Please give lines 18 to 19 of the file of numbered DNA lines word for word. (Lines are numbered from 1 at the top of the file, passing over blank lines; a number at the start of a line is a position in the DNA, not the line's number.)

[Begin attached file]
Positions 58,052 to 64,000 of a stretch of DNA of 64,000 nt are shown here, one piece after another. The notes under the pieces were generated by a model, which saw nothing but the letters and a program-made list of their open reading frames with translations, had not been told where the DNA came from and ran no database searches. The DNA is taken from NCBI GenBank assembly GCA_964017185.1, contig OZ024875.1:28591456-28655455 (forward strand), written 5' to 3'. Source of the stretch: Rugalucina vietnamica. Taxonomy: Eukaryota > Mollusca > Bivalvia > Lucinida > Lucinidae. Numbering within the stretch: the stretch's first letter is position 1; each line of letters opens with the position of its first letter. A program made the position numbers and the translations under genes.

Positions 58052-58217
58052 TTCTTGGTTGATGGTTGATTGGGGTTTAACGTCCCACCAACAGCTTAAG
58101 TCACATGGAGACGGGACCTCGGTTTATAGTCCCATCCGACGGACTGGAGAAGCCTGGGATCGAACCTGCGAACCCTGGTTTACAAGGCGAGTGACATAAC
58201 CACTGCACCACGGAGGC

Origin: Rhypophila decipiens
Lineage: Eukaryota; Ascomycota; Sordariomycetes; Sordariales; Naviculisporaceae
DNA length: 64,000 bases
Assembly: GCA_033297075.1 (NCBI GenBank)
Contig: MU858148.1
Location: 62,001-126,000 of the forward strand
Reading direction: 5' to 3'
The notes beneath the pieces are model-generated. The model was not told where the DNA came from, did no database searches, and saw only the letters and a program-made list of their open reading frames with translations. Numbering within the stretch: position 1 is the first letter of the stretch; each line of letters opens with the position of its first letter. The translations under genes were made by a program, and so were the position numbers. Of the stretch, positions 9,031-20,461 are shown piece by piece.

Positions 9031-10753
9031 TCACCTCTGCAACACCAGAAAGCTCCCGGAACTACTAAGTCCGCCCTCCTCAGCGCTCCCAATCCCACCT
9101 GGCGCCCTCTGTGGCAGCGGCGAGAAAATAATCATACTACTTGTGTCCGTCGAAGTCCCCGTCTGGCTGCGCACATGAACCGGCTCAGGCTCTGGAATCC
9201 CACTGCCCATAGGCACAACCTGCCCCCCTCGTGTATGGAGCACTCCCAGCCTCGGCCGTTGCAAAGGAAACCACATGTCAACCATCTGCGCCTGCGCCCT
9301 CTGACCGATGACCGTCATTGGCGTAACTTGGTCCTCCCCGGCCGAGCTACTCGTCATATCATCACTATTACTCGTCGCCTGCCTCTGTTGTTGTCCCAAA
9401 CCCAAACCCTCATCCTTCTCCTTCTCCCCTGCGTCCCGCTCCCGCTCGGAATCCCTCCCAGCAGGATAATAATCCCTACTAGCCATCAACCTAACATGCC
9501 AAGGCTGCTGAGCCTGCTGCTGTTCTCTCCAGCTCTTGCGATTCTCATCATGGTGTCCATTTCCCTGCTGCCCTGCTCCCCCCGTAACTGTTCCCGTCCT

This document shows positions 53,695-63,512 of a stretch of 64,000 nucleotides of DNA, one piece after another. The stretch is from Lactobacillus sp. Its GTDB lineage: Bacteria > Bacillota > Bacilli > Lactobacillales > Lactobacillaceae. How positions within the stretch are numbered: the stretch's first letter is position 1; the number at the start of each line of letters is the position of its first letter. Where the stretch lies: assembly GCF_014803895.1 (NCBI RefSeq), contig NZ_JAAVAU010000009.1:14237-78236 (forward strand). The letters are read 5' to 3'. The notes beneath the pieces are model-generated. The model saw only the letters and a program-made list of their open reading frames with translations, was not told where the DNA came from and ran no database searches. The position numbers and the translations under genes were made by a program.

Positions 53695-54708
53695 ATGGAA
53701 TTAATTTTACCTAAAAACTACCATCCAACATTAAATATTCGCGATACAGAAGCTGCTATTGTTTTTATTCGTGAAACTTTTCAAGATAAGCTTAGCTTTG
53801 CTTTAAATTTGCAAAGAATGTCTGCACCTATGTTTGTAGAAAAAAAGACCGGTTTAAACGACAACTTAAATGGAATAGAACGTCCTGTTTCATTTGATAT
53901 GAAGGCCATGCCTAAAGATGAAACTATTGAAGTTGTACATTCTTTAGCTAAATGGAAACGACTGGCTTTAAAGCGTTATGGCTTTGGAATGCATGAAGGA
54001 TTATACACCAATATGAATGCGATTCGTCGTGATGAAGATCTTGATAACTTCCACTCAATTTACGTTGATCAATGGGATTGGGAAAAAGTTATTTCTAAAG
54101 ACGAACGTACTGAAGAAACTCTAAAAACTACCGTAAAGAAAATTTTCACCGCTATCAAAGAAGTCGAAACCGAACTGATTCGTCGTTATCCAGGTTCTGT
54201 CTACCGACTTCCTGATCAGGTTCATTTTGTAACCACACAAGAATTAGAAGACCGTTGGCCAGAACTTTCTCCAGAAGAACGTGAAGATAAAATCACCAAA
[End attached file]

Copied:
9301 CTGACCGATGACCGTCATTGGCGTAACTTGGTCCTCCCCGGCCGAGCTACTCGTCATATCATCACTATTACTCGTCGCCTGCCTCTGTTGTTGTCCCAAA
9401 CCCAAACCCTCATCCTTCTCCTTCTCCCCTGCGTCCCGCTCCCGCTCGGAATCCCTCCCAGCAGGATAATAATCCCTACTAGCCATCAACCTAACATGCC